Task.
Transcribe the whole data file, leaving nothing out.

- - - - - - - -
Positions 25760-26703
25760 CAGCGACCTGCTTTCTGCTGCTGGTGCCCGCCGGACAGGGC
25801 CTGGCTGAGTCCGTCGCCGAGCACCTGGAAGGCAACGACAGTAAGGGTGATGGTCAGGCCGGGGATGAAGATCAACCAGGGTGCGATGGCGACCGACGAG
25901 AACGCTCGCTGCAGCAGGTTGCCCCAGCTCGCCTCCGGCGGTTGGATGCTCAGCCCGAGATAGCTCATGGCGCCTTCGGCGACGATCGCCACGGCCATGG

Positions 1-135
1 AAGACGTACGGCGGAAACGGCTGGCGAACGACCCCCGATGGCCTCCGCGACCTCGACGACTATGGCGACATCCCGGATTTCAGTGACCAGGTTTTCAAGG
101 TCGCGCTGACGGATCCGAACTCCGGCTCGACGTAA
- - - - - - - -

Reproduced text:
Positions 25760-26703
25760 CAGCGACCTGCTTTCTGCTGCTGGTGCCCGCCGGACAGGGC
25801 CTGGCTGAGTCCGTCGCCGAGCACCTGGAAGGCAACGACAGTAAGGGTGATGGTCAGGCCGGGGATGAAGATCAACCAGGGTGCGATGGCGACCGACGAG
25901 AACGCTCGCTGCAGCAGGTTGCCCCAGCTCGCCTCCGGCGGTTGGATGCTCAGCCCGAGATAGCTCATGGCGCCTTCGGCGACGATCGCCACGGCCATGG

Positions 1-135
1 AAGACGTACGGCGGAAACGGCTGGCGAACGACCCCCGATGGCCTCCGCGACCTCGACGACTATGGCGACATCCCGGATTTCAGTGACCAGGTTTTCAAGG
101 TCGCGCTGACGGATCCGAACTCCGGCTCGACGTAA